Audio recording equipment
  • I would appreciate suggestions about setups and good buys of audio recording equipment. Suppose you want to record what your congregation hears. Is the organ too loud? The choir balanced? Setting up in the choir loft or at a transept wall probably doesn't capture what's heard in the nave.
  • The above is a very good question. May I please add to it: if I want to make a quick, easy recording of my choir (just for the private purpose of letting us hear roughly how we sound), what is the best, simple way of doing this? Would a small digital recorder (e.g. Olympus LS-11) do the job?
    Thanked by 1Chris Hebard
  • Ben YankeBen Yanke
    Posts: 3,114
    If you're looking for a single self-contained device, I've been quite pleased with my Zoom H4n. When I glanced online, it looks like they're running about $250ish.

    Although it's self contained, it also contains two combination inputs that can accept either 1/4" or XLR, which can record simultaneously with the (excellent) internal mics, which means you could have a more expanded micing situation (2 externals and the stereo internals) if you wanted to.

    It also has a tripod mount as well as a mic-stand mount that could be useful if you're setting it up down my the pews and want to point it up at the loft easily.

    You can also play back you're recordings once easily on the device, so you can show your choir right away.

    The sound quality is also excellent. I've recorded radio commercials for broadcast on it's internal mics, and the audio quality fit right in with the rest of the spots being aired.

    Overall, I've been quite satisfied with it and would really recommend it.
  • CHGiffenCHGiffen
    Posts: 4,107
    I love my Zoom H4n and its versatility. For about $100 less, the Zoom H2n is another excellent recorder which may be all that you need (it is still quite versatile, but if you don't need the separate 4-track recording and mixing capabilities of the H4n, then the H2n is probably quite adequate). The recording quality and playback are excellent for both units.
    Thanked by 1Chris Hebard
  • incantuincantu
    Posts: 989
    I'm thrilled with my Edirol R-09. It's pretty idiot-proof and records CD quality audio directly to mp3 format for easy sharing. You can use an external mic suspended from the choir loft if you have to, or better yet have someone in the pews who can press start/stop for you.
    Thanked by 1Chris Hebard
  • Thanks, everyone; most helpful.
  • Ted
    Posts: 145
    The placement, type, and quality of the microphones used is the most important factor. Omnidirectional mics will pick up unwanted sounds and echos. Mics with limited frequency response will not let the music blossom, although they can certainly supress some unwanted noises and limit bass distortion from the organ. In my experience, unidirectional microphones are great in suppressing unwanted noises, aiming them say at a choir, but they may not be suitable for recording the sounds of the liturgy in the whole church. In that case there should be several microphones placed stategically throughout the church fed into a mixer with a soundman controlling the levels.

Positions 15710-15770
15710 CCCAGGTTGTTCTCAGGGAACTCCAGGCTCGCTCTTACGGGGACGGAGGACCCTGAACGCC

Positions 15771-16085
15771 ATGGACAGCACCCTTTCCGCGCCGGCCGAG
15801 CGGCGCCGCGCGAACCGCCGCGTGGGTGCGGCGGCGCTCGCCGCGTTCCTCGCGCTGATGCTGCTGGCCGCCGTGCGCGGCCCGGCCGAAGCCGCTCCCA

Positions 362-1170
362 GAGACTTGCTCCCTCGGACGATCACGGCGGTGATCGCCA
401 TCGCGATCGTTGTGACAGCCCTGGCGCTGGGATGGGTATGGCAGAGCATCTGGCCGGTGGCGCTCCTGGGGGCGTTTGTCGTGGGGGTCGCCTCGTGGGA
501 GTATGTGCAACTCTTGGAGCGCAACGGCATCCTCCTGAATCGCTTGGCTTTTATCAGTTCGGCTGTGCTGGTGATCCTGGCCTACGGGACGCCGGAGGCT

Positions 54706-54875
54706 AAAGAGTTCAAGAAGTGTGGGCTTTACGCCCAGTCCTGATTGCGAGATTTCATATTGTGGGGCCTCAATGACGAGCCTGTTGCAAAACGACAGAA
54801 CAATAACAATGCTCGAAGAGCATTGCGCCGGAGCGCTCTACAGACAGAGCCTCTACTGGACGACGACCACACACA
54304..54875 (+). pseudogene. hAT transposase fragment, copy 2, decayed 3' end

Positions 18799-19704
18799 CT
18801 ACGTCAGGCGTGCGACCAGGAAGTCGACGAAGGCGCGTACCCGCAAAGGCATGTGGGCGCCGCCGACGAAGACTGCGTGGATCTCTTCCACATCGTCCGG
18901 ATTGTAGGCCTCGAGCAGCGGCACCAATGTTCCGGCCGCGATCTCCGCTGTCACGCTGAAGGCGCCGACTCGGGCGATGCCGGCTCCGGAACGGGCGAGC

That said, I have had acceptable results recording from the choirloft using even the humblest recorders such as the Olympus DS 30/40 but equipped with a directional stereo micophone aimed directly at the sanctuary such as the very inexpensive Sony ECM-DS70, and of course even much better results with the more expensive but bulkier ECM-MS957 on that same recorder.
    A good self contained fairly inexpensive recorder with adjustible cardiod pickup pattern is the Tascam DR-40 4-track digital recorder, which additionally has 2 XLR/TRS inputs, and sells for about $150 these days.
    Thanked by 1Chris Hebard
  • francisfrancis
    Posts: 8,177
    The Tascam is wonderful for choral and acoustic recordings.
  • mrcoppermrcopper
    Posts: 640
    I finally got my own Zoom H4N ... very very nice sound from the built-in microphones. Simple 4-track capabilities allow overdubbing, mixing, etc. The instruction manual remains picture-english, not entirely easy to follow, but the capabilities seem very good.

    The simple attachment to a camera tripod was immediately useful.
  • Carl DCarl D
    Posts: 985
    I find it amazing what these little boxes can do!
  • Palestrina
    Posts: 315
    If you're going to spend some good money on a recorder, I'd recommend the Zoom Q3HD, which has a built-in video camera. You don't have to use the camera to record, but I promise you that it's very, very useful if you want to use the device to analyse your own performances at some stage.
    Thanked by 1CHGiffen